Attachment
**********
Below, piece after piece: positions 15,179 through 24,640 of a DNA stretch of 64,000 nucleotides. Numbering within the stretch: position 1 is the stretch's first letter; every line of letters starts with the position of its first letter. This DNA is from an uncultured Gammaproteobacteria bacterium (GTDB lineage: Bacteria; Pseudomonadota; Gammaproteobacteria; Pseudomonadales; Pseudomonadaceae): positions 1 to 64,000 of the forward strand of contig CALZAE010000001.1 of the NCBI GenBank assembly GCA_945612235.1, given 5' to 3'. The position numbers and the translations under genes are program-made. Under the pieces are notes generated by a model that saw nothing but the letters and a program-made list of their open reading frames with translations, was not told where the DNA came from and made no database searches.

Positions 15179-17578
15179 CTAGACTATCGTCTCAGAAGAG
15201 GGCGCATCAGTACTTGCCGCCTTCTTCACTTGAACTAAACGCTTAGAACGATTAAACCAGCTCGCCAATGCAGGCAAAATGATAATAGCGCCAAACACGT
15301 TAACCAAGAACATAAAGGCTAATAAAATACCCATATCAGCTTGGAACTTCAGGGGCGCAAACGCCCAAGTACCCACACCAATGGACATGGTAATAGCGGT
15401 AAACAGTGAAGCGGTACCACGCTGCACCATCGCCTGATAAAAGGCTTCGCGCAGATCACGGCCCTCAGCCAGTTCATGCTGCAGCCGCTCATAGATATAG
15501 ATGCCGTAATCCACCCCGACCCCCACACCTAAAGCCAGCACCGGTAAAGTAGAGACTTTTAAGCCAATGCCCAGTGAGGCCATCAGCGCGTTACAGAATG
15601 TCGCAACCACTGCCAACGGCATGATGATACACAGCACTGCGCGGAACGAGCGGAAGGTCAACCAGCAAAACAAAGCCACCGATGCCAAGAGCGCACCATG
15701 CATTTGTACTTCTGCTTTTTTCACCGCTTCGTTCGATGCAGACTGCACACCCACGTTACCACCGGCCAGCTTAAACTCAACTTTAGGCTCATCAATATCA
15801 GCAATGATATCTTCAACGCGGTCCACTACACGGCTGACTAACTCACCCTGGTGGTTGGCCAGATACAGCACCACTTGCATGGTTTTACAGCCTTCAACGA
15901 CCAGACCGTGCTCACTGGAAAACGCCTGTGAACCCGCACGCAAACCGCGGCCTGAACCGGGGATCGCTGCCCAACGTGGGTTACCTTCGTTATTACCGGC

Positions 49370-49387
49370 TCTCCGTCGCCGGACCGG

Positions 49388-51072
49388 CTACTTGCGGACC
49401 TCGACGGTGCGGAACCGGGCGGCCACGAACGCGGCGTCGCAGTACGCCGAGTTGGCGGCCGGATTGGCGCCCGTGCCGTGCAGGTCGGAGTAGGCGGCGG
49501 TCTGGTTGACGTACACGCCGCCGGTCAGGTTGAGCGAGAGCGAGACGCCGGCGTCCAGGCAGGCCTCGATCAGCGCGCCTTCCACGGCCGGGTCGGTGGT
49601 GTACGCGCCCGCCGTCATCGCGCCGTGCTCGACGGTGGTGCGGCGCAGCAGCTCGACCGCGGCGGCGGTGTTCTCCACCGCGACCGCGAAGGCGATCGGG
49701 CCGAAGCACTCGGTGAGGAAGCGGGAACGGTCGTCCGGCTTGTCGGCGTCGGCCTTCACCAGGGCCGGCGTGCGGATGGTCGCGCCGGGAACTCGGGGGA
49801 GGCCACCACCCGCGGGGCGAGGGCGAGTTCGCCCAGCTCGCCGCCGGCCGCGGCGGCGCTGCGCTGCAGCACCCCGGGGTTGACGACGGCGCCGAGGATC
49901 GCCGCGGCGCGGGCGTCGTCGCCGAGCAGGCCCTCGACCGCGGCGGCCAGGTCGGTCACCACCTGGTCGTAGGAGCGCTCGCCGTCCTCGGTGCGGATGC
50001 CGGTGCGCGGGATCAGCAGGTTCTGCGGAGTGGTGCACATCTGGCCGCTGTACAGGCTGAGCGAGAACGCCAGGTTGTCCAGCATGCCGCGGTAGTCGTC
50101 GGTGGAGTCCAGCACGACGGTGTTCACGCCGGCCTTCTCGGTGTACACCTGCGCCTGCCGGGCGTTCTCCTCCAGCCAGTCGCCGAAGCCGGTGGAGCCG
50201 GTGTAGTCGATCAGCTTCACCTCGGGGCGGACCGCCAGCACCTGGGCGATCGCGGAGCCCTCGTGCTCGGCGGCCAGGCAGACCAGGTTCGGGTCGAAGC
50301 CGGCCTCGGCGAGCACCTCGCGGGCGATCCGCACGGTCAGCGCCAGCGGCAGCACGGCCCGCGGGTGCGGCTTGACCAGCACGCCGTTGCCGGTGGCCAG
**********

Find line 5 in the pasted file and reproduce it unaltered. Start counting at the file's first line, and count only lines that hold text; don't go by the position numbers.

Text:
15301 TAACCAAGAACATAAAGGCTAATAAAATACCCATATCAGCTTGGAACTTCAGGGGCGCAAACGCCCAAGTACCCACACCAATGGACATGGTAATAGCGGT